It was bound to happen, really; Geoff just thought of it first and happened to have access to the required chemicals. First there had been the good old fashioned facelift: the skin lifted, nipped, pulled, stapled, stitched into more acceptable configurations. Crude, but effective. Technology had moved on, bringing chemical peels and silicone implants and laser treatments and, God help us, Botox. Fake skin was nothing new either. It had been in use for years in one form or another, standing in for the real thing on the bodies, for example, of burns victims. It wasn't terribly good but it did a turn, so to speak. Geoff was the man who put two and two together. Geoff was the man behind PseuDermis.
It started with a website that was doing the rounds via email. LivingDoll(TM)-- I'm sure you must have seen it. LivingDoll, a company specializing in silicone sex-dolls that could be tailored to your every whim, provided your whims were all size ten, dim- looking and female (LivingDoll only made two varieties of purely male fucktoy, neither of them terribly prepossessing). Blondes, redheads, brunettes, girls with tan-lines, she-males, blue-skinned alienesque bespoke models-- anything you wanted. You could dress them up, you could pierce their ears or nipples, you could apply makeup to or draw tattoos on their skin...
Their skin. Their perfect, perfect skin. Yielding. Velvety. Flawless. In the website's FAQs there was actually quote from someone who wanted a LivingDoll mask. They didn't make them, as it happened. Geoff spotted a niche in the market, and sidled absentmindedly in.
Look up at those big, bright billboards and you'll see that same complexion writ large. Real people can't achieve that without hours of makeup, artful lighting, and later on the benediction of the artist's airbrush. The dolls had it all over, top to toe. No pimples on the nose or stretch-marks on the bum (unless you wanted them, and could pay extra).
Geoff got cooking. This would be the cosmetic to end all cosmetics: no more foundation, concealer, no eggwhite-textured potions dabbed under the eyes, no more Jorene Creme Bleach. Just paper over the cracks.
Of course, there were problems: how to stop the stuff being sloughed off as the subject's own skin regenerated, hair-growth, and so forth. The first prototype worked okay till the test subject took a a long hot soak in the tub and her brand new skin started to lift off, leaving her looking as if she was wearing a pair of PVC jeans left too close to the radiator. It took Geoff just over three years to come up with the ideal formula: an organic polymer that could be grafted directly onto the skin, meshing with its cells. It was velvety-soft, breathable, durable, and could be made in a range of colours and shades. A year after the first clinic opened, having made enough money to keep him comfortably off for several lifetimes, he was bought out by a major cosmetics manufacturer. PseuDermis had gone international.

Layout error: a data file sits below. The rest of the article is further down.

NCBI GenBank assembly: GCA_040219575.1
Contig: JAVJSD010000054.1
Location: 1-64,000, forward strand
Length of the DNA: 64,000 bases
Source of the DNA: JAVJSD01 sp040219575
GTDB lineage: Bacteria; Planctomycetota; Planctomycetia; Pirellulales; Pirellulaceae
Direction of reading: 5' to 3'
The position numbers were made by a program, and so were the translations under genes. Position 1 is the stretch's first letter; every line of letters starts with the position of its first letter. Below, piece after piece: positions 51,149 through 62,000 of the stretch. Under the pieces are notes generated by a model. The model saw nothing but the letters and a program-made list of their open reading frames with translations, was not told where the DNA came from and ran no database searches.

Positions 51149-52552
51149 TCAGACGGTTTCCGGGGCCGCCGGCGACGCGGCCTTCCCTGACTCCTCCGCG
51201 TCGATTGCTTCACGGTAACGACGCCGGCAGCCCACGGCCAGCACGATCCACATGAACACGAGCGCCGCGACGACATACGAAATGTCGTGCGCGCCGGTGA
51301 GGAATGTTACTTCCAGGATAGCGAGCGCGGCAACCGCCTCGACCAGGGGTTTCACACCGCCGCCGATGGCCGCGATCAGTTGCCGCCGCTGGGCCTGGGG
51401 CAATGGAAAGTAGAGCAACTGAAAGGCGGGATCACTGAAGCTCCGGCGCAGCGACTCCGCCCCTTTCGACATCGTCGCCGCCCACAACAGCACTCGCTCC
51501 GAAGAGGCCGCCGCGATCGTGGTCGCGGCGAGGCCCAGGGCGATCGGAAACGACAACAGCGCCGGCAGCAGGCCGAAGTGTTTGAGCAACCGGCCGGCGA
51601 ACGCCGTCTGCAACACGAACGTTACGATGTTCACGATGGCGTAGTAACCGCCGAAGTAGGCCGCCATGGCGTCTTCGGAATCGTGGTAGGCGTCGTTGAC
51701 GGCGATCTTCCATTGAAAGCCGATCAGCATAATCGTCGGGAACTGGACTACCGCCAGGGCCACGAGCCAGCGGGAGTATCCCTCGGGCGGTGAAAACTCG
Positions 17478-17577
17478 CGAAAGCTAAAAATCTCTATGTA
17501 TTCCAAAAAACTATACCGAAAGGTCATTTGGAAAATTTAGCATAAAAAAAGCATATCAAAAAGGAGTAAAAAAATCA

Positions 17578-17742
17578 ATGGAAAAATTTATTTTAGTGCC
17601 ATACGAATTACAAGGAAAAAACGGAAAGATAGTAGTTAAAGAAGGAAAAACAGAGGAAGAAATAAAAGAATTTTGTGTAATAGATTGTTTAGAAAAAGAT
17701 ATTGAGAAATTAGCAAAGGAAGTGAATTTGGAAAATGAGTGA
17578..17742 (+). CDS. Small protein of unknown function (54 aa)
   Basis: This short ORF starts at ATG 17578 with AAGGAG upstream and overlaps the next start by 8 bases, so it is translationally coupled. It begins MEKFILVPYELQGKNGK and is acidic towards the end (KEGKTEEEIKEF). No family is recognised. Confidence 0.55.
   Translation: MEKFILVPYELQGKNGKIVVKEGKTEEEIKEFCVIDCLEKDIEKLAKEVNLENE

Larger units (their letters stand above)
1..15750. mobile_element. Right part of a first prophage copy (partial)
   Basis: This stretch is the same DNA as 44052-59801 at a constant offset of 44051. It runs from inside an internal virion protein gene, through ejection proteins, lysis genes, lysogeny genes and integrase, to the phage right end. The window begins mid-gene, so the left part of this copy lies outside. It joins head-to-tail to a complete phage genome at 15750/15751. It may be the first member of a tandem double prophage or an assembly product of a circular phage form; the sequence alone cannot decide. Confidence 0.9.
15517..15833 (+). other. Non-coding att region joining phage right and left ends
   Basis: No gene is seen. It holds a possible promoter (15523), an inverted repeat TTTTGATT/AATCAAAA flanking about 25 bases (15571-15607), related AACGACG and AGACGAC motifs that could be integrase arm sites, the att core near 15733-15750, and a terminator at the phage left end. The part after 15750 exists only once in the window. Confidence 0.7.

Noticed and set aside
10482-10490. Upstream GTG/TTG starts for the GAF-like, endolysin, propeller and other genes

Geoff's original product had been dodgy enough but in the hands of its new owner it rapidly became a dark and grim force. First there were the shady clinics, located in out-of-the-way places and offering sightseeing-and-lamination deals at knock down prices. The results ranged from disappointing to frankly surreal: the people who came home from a South African clinic looking like badly-hung flock wallpaper, for instance, or the infamous Lilac Woman of Buda-Pest. An attempt by an extreme bod-mod enthusiast to have his entire skin replaced by a transparent membrane was mercifully foiled at the last moment by a Section Eight. Still PseuDermis Ltd.thrived.
The next step was the introduction of DIY home kits. Only the well-to-do could afford the clinics and not everyone wanted the full package-- some just wanted their boobs or their face enhanced, for instance, or a blemish concealed. What the average high-street shopper wanted was a quick fix to cover up whatever bit of themselves they were least happy with, often on a temporary basis. Catching on swiftly, the company rushed to get its Home PseuDio Line onto the shelves despite doubts over safety. Nobody wanted to belive the warnings. Nobody wanted to think that their ideal cosmetic, the answer to their prayers, could possibly hurt them.
The first fatality was a fourth-former named Chanel Nerys Bligh, of 23 Mountpleasant Drive, Margate. She expired due to a combination of skin suffocation and the inhalation of toxic fumes, having bought six of the kits and attempted to apply them all at once. PseuDermis Ltd. expressed sympathy for the dead girl's family, but would not accept any liability; no, there had been no warnings on the packaging as such, but the instructions clearly stated that only one kit should be used at a time, and that adequate ventilation was required. Despite some negative press, sales remained buoyant. Chanel's mum ended her days chained to the security fence outside the London PseuDermis headquarters; she froze to death one unseasonably cold evening in October. Clutched in her hand was a placard made from a broom handle and a faded 8x10 photo of her dead child.
Geoff lost all his money through a series of bad investments; could have been bad luck or poor judgement, but I think that guilt was as much to blame as anything, that subconsciously he wanted to be rid of his pelf. Last time I saw him, he threw up Tequila Sunrise flavored MD 20/20 all over my rug and passed out. Don't think I'll be inviting him round again.
PseuDermis Junior went on sale last Monday. They haven't got approval for their BabySoft line yet, but it can only be a matter of time. Sometimes I hate working in advertising.